SAIL charter school to stay open until June 24

District officials devised a plan Tuesday to allow financially strapped SAIL Public Charter School to complete its academic year and to find new schools for its displaced students.

D.C. Public Charter School Board officials said they will hold an enrollment fair at SAIL on Thursday from 4 p.m. to 8 p.m. for parents to meet with representatives of DCPS and public charter schools that have space remaining for the 2011-2012 academic year.

SAIL (School for ARTs in Learning), plagued by money problems for the past several years, relinquished its operating charter to the board in May. The plan agreed to called for Friendship Charter Public Schools to assume operations, but the deal fell through and SAIL announced last week that June 15 would be the final day.

District officials scrambled to come up with funds so that SAIL students could complete the legally required 180 days of school. Details of the financing were not immediately available. They also pledged Tuesday to find appropriate placements for all SAIL students, about half of whom receive special education services.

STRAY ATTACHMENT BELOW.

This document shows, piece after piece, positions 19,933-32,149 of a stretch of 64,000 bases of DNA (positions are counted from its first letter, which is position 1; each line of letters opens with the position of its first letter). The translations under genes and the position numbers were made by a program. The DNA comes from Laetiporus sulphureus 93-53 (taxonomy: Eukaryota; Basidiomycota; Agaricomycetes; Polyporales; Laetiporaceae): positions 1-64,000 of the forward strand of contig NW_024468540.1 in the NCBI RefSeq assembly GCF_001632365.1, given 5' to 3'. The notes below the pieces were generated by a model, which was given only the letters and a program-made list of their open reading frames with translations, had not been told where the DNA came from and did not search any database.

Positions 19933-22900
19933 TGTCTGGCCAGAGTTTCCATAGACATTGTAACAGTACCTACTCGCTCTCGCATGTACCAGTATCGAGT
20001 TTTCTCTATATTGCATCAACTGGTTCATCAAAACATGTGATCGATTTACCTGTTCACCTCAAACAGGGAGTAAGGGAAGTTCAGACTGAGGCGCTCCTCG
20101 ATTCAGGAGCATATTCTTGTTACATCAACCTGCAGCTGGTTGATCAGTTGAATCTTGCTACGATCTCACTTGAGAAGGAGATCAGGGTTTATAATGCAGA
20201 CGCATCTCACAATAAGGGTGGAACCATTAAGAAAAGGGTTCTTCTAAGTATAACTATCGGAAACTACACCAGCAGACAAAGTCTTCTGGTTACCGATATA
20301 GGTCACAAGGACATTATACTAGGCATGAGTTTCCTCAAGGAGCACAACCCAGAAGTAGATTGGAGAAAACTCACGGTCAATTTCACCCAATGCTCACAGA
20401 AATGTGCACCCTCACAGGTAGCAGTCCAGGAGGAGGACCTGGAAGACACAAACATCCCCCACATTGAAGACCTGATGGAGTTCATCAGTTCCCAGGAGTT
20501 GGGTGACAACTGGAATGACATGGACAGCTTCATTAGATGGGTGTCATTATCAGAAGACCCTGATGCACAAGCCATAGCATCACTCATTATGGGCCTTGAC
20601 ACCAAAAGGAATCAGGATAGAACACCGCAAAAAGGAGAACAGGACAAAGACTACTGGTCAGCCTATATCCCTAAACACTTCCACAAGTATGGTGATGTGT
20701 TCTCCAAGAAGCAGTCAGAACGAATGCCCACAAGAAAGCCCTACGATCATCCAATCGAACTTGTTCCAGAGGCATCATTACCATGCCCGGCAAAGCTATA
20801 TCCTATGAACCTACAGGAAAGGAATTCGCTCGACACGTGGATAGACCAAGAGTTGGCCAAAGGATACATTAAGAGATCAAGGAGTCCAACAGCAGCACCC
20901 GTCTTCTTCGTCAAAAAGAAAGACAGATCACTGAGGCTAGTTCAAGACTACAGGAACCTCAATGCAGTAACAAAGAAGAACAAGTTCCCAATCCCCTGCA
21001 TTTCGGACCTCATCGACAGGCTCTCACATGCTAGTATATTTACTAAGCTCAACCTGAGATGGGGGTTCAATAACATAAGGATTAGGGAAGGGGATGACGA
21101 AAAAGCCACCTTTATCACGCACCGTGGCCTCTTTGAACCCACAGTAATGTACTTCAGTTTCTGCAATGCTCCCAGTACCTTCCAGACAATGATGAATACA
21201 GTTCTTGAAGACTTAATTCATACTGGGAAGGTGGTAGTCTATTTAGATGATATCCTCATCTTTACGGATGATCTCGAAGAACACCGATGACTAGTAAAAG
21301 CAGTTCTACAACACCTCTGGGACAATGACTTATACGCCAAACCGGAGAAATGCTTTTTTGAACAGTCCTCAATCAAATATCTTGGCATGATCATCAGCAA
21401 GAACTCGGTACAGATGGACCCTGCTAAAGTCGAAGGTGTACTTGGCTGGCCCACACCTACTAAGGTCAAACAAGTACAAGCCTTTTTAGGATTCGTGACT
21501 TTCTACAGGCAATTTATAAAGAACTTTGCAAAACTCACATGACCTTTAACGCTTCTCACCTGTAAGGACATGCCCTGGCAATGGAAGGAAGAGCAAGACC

“We are working diligently to make sure we can accommodate these kids,” said Deputy Mayor for Education DeShawn Wright.

But in the process of sorting out the school’s future, questions have surfaced about the structural safety of the SAIL building at 16th and L Sts. NW.

Friendship officials said the deal became untenable after inspections of the building revealed that it would cost at least $1 million to bring it into compliance with the Americans with Disabilities Act and local building codes.

Of greatest concern, Friendship said, was the capacity of the SAIL building, which includes three converted apartments, to withstand loads created by its 170 schoolchildren.

“We believe the risk and the liability is far too great. There are too many unknowns,” said Brian Beck, senior regional director of school operations and site services for Friendship, which operates seven schools in the city, including Anacostia High School, in partnership with the District.

Beck said inspections, conducted at Friendship’s request by Turner Construction and Jair Lynch Development Partners, indicated that even with $1 million in renovations, there was no assurance that Friendship could secure a certificate of occupancy from the District.

Terry Bunton, SAIL’s school director, declined to comment Tuesday afternoon.

Bill Turque, who covers Montgomery County government and politics, has spent more than thirty years as a reporter and editor for The Washington Post, Newsweek, the Dallas Times Herald and The Kansas City Star.

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